Speeding was a factor in at least 27 percent of Louisiana traffic fatalities in 2013, according to a report issued Tuesday.
The state had 703 traffic fatalities two years ago and 193 stemmed in part from speeding, a National Highway Traffic Safety Administration study using the latest available statistics shows.
More than 9,600 people nationally died from speeding-related crashes, down 7 percent from the previous year.
“Our highway fatality rates have declined significantly since 2007, but we are still losing precious lives here and throughout the country, and speed is a major factor,” John LeBlanc, executive director of the Louisiana Highway Safety Commission, said in a prepared statement.
The state had 997 traffic fatalities in 2007, LeBlanc said.
Lack of seat belt usage is also a key factor in speeding-related fatalities.
Nationally, 49 percent of drivers were using seat belts in fatal crashes compared with 78 percent of drivers who were not speeding.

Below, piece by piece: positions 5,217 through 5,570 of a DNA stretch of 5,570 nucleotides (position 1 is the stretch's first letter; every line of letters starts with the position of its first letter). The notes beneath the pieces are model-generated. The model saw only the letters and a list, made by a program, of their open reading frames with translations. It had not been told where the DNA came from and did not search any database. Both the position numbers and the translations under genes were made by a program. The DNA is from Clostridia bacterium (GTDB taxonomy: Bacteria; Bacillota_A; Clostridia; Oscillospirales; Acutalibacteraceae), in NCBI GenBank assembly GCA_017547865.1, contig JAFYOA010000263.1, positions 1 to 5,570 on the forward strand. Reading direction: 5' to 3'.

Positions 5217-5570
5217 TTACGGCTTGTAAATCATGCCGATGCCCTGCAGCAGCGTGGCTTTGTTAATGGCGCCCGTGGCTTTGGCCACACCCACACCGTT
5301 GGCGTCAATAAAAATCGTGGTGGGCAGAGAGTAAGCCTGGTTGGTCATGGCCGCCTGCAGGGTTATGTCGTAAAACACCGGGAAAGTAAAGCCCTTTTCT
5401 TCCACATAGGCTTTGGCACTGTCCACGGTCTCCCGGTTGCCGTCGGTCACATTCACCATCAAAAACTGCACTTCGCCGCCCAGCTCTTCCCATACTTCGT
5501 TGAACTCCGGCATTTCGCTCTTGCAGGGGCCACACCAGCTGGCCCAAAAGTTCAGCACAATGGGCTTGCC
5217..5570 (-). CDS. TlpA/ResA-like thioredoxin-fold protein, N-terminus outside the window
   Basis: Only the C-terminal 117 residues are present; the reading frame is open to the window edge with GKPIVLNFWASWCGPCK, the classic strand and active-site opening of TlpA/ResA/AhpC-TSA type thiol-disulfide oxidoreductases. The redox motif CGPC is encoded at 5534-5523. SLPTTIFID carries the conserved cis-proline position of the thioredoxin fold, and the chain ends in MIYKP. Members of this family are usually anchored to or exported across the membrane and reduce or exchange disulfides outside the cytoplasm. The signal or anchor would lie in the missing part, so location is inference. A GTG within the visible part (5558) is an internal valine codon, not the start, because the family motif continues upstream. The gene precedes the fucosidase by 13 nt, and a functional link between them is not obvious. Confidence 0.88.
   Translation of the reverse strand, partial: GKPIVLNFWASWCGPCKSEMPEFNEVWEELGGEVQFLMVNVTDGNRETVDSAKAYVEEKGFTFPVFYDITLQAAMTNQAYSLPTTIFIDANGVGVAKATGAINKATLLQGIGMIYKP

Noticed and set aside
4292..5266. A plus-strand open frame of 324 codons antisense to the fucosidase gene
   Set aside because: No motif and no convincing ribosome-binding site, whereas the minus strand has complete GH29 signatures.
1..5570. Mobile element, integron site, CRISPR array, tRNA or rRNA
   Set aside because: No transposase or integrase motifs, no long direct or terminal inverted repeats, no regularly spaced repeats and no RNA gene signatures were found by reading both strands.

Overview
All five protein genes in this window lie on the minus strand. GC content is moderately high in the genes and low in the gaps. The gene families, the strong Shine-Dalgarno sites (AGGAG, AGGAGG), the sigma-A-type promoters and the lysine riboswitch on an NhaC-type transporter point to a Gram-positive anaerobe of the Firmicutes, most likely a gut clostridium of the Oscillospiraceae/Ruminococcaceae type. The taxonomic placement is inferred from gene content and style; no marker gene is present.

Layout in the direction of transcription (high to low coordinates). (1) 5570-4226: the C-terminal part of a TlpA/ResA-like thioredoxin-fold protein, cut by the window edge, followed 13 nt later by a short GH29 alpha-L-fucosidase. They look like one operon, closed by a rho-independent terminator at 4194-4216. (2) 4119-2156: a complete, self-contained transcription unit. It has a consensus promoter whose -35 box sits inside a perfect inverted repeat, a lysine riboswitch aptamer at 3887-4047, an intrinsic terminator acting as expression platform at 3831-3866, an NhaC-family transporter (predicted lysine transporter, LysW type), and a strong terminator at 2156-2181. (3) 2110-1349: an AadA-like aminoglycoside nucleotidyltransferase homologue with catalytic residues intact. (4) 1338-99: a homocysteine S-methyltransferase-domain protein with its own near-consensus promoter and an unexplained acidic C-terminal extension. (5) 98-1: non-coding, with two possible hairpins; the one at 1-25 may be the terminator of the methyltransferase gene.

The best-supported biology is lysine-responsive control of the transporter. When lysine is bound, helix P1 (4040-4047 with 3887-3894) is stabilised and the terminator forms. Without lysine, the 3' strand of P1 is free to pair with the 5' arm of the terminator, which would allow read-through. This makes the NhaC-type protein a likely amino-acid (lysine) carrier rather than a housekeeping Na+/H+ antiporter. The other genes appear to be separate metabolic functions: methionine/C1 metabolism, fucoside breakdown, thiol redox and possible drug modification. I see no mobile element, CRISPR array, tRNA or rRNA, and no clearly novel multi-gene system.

Comparable Louisiana figures were not immediately available.
In addition, drivers in the U.S. involved in fatal speeding crashes were alcohol-impaired more than twice as often as those not speeding, according to the report.
LeBlanc said young males — 15 to 24 — were most likely to be involved in the accidents.
“They are risk takers,” he said in an interview. “That is our hardest-to-reach demographic.”
In Louisiana, 16 of the fatalities where speeding was a factor took place on interstate highways, and five were on interstates in rural areas. LeBlanc said that is because, unlike city streets, T-bone and similar collisions do not typically happen on interstates.
While policies vary from parish to parish, first-time speeding offenders generally face fines of about $100.
The fine often increases depending on how much the driver exceeded the speed limit.
The national average for speeding-related fatalities is 29 percent.
The states with the lowest percentages of such deaths are Florida, 14 percent; Arkansas, 15 percent; and Iowa, 16 percent.
Those with the highest are New Hampshire, 49 percent; Pennsylvania, 48 percent; and Wyoming, 48 percent.
Texas had the most speeding-related fatalities with 1,175, followed by California, 961, and Pennsylvania, 550.
Those with the fewest were the District of Columbia, 9, Rhode Island, 17, and Vermont, 18.
A crash is considered speeding-related if the driver was charged with such an offense, or if the responding officer reported that the driver was driving too fast for the conditions or was traveling above the posted speed limit.
Traffic statistics are typically a year or two behind because of the time required to gather the data.
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